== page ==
Alexander Thorpe’s debut novel, Death Leaves The Station introduces a standard Australian farmhouse in Western Australia’s wheatbelt to a world of crime, homophobia and racism.
Set on Halfwell Station, Mullewa, in 1927 Death Leaves The Station is also a coming-of-age novel. Ana, a young woman, starts encountering the world outside the seclusion of the family farm, in the process uncovering secrets that have laid hidden for decades.
A lapsed Catholic friar arrives at the station. A body is found in the desert. Detective Sergeant Arnold Parkes, and Cooper, an Indigenous tracker, are on the case. Before long Ana and the nameless Friar are whisked into the mystery and manhunt.
Having travelled to many of the places mentioned in the book, I had the advantage of really being able to picture the different towns and the scenery in between. But, if you’ve not experienced Outback Western Australia, don’t be discouraged. Thorpe wonderfully captures the tone, colour, feel and look of these towns and places. His descriptions, and the strong sense of place, really help enhance the narrative.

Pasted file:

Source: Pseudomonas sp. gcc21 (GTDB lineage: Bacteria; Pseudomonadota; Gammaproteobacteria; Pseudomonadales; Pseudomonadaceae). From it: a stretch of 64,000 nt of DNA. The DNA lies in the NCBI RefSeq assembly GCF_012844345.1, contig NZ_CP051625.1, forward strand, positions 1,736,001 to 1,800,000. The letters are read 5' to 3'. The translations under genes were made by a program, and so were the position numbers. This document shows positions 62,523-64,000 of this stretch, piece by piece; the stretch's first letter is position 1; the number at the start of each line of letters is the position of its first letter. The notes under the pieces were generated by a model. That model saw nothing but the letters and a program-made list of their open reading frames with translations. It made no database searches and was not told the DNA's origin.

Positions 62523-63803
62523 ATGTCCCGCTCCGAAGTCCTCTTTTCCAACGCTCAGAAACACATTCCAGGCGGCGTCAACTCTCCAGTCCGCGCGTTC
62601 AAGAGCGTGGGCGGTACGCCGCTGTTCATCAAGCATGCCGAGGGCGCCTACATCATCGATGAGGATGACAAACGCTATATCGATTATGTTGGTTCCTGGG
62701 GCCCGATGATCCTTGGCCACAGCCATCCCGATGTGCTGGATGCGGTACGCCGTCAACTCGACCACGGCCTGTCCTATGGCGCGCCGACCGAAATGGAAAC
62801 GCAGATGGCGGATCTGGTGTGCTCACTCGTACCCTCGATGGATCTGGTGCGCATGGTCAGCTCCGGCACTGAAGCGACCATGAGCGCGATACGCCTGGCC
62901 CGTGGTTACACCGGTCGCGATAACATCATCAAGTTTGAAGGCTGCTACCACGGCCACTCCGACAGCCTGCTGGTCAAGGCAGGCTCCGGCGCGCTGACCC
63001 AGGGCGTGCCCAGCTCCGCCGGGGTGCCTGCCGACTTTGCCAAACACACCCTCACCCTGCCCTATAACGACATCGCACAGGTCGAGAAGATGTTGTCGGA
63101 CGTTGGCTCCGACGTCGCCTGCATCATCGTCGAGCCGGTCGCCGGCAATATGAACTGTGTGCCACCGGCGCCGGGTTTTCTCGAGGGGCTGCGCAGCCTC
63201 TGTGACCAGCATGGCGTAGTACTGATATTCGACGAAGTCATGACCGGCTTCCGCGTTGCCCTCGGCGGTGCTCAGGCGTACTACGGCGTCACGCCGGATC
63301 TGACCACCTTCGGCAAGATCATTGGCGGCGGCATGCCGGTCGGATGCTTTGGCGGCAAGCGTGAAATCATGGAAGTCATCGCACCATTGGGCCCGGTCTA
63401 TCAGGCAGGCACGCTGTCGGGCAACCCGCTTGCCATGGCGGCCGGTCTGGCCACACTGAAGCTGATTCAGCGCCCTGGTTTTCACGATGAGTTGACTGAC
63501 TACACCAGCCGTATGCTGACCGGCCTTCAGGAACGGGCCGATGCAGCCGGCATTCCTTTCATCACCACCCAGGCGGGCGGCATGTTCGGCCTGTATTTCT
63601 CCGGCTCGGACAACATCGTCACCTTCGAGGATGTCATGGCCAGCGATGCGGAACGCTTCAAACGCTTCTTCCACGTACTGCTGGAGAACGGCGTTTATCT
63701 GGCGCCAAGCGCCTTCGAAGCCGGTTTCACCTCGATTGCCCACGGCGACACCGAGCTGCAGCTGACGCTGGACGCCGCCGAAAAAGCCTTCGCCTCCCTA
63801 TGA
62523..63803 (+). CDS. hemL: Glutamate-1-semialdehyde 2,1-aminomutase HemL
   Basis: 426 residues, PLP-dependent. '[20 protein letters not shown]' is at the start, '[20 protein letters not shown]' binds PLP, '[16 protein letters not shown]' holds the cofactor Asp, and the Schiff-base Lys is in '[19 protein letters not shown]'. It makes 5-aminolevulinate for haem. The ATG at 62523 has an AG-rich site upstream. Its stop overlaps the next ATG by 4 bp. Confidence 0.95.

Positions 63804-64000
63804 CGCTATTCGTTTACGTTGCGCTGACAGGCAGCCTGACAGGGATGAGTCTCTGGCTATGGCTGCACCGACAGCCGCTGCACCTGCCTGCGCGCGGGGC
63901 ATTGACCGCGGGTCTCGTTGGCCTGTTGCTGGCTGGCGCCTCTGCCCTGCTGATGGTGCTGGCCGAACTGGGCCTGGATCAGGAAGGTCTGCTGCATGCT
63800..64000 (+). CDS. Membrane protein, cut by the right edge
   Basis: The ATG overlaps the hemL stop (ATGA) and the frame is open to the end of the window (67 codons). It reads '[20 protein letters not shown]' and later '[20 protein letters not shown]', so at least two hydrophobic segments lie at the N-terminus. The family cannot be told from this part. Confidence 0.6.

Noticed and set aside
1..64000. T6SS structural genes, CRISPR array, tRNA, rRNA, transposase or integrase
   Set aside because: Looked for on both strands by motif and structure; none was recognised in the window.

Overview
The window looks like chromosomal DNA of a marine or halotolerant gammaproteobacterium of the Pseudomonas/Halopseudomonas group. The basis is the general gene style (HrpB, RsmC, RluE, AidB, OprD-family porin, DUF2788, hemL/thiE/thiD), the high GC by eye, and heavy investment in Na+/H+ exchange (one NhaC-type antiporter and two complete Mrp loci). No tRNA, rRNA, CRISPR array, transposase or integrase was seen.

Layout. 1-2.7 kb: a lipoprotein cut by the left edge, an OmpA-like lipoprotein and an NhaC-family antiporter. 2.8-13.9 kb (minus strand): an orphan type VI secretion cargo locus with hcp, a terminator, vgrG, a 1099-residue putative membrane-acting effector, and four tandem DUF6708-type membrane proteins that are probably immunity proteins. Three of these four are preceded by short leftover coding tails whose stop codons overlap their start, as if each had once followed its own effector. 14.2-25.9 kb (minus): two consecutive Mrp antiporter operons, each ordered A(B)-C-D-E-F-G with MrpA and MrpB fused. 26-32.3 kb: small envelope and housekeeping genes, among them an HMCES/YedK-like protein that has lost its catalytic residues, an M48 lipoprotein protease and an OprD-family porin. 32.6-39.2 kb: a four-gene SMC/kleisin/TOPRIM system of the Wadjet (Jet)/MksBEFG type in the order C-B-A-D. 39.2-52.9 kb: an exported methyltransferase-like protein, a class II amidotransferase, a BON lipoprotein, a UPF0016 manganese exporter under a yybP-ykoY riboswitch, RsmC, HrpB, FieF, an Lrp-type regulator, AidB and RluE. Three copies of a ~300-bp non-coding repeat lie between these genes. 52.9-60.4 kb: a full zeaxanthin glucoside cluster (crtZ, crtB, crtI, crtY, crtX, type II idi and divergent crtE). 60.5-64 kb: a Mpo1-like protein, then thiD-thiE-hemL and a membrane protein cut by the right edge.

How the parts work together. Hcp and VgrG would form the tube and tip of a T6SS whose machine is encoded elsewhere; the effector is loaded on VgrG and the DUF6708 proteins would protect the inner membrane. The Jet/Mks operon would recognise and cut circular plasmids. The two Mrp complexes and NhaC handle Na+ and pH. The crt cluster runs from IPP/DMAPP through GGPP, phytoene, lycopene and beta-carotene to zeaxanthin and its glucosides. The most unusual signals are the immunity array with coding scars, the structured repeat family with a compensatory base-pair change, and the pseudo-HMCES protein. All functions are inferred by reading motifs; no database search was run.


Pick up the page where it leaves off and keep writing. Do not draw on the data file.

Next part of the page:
Also impressive was the character development. The prejudices and ideas of the era are on full display, and often serve as a reminder of how little we have changed. I was particularly taken with the character of Arnold Parkes, and his famed moustache. He’s a character totally deserving of his own series, complete with moustache related interludes.
Death Leaves The Station is an excellent read. I found myself racing to the end to discover the solution to the mystery of the missing body, and who the murderer was. I, for one, definitely didn’t predict the resolution. But, you could say it is reminiscent of the era.
Well-researched, with a key eye for humour, Death Leaves The Station is a strong debut, offering a dry critique of our country’s attitudes towards gender, race and class. All whilst serving up a mystery that will appeal to fans of those classic mysteries, your Agatha Christies and the like.